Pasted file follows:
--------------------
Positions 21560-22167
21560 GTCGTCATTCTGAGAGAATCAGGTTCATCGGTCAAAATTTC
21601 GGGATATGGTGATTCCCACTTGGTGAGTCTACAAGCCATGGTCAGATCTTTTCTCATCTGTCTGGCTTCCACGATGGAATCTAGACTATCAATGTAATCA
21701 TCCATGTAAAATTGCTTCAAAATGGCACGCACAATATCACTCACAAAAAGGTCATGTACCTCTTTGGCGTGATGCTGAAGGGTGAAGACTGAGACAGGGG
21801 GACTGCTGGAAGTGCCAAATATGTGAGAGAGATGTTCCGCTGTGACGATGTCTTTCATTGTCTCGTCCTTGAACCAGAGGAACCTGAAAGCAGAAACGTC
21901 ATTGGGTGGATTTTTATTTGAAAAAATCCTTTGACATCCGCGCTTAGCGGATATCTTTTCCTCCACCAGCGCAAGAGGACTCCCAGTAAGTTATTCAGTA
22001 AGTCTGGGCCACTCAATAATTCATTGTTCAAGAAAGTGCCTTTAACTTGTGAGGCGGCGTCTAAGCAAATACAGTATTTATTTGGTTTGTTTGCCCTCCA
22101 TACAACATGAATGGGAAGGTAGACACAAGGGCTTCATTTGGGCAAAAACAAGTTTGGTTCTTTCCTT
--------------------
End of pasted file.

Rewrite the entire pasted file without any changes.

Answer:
Positions 21560-22167
21560 GTCGTCATTCTGAGAGAATCAGGTTCATCGGTCAAAATTTC
21601 GGGATATGGTGATTCCCACTTGGTGAGTCTACAAGCCATGGTCAGATCTTTTCTCATCTGTCTGGCTTCCACGATGGAATCTAGACTATCAATGTAATCA
21701 TCCATGTAAAATTGCTTCAAAATGGCACGCACAATATCACTCACAAAAAGGTCATGTACCTCTTTGGCGTGATGCTGAAGGGTGAAGACTGAGACAGGGG
21801 GACTGCTGGAAGTGCCAAATATGTGAGAGAGATGTTCCGCTGTGACGATGTCTTTCATTGTCTCGTCCTTGAACCAGAGGAACCTGAAAGCAGAAACGTC
21901 ATTGGGTGGATTTTTATTTGAAAAAATCCTTTGACATCCGCGCTTAGCGGATATCTTTTCCTCCACCAGCGCAAGAGGACTCCCAGTAAGTTATTCAGTA
22001 AGTCTGGGCCACTCAATAATTCATTGTTCAAGAAAGTGCCTTTAACTTGTGAGGCGGCGTCTAAGCAAATACAGTATTTATTTGGTTTGTTTGCCCTCCA
22101 TACAACATGAATGGGAAGGTAGACACAAGGGCTTCATTTGGGCAAAAACAAGTTTGGTTCTTTCCTT